I'm a juicer neophyte, but anyone who goes raw (or likes fresh juice) knows a juicer will one day be in their future. Juicers significantly reduce the cost of fresh juice, and you can have most any juice combo at 3 am, if you so desire.
The downside of juicers? Two words: cleaning them, the first topic that comes up whenever you utter the word "juicer" in a crowd.
There are lots of parts to dissemble, little bolts to lose, pulp to scoop, and pulp to chase that just doesn't want to be removed, etc. Why does juicing have to be such a deal?
So I read the reviews, and got an Acme Juicerator 5001. It's a centrifugal juicer, which means you push the produce down a tube, where it is grated by a spinning toothed plate, and the juice flung against the walls of the juicer, an. This week I bought one 2nd-hand for $80; new, it's around $180.
|The Juicer, in Quite White!|
This baby is solid--built like a tank! Luckily, its not noisy, and does an excellent job of extracting juice: the pulp is always very dry. And it doesn't vibrate excessively, or move while operating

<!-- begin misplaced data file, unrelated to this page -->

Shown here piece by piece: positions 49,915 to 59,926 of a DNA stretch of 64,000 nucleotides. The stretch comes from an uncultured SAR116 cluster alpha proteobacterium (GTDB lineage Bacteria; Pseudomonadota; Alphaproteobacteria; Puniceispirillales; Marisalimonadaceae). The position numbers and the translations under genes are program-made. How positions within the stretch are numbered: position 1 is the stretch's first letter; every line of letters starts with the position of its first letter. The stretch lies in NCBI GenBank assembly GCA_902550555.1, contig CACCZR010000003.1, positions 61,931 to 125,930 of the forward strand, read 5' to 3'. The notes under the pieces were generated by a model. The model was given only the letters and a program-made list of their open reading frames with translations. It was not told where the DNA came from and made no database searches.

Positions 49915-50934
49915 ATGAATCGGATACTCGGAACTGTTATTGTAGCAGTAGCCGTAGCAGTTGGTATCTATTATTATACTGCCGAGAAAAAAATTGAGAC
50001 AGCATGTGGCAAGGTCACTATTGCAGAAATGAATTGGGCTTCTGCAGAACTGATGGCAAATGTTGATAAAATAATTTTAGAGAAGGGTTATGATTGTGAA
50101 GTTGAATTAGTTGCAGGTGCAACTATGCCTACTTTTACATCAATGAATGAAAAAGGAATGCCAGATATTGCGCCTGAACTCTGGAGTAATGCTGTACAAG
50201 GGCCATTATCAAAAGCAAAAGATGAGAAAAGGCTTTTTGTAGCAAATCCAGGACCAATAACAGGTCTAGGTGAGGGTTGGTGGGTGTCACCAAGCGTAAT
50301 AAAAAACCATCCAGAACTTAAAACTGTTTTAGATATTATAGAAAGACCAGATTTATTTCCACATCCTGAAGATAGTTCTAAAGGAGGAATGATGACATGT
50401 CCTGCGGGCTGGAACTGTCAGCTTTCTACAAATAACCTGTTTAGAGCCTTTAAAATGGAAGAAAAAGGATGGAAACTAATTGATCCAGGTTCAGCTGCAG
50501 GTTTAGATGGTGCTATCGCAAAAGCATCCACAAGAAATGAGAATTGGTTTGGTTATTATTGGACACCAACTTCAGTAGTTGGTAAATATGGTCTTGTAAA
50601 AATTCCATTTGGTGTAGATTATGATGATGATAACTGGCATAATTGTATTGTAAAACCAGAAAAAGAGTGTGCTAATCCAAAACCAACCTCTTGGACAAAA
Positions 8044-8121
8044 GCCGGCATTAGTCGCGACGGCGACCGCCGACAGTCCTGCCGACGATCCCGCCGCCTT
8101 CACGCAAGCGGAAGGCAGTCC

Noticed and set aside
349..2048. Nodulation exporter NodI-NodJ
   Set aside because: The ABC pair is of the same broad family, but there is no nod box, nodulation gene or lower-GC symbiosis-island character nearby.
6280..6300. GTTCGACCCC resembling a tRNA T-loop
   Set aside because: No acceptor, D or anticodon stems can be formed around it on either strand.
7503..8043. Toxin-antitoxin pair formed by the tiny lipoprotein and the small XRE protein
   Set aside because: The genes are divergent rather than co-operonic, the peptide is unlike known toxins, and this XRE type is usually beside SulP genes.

I'm not saying it's perfect: it doesn't like leafy veg, and the insetion tube for the veg and fruit could be much wider and bigger. It doesn't eject pulp, as some juicers do.
And, like all juicers, it needs to be disassembled for cleaning. There are about 5 parts, not a great big deal, that have to be washed. One is The Little Doohicky That Holds It All Together (aka the Clutch Nut), and I'm fearful of losing it. My cat DeeDee would make it into her favorite toy in no time, so I make sure to keep it in an Undisclosed Location.
I think I'm going to juice maybe once a day, instead of each time I want juice (which I did the first coupla days). I hope the nutritional hit of doing so isn't major.
But NASA, now that you're not doing the space shuttle program any more, could you maybe focus on bringing us a better juicer?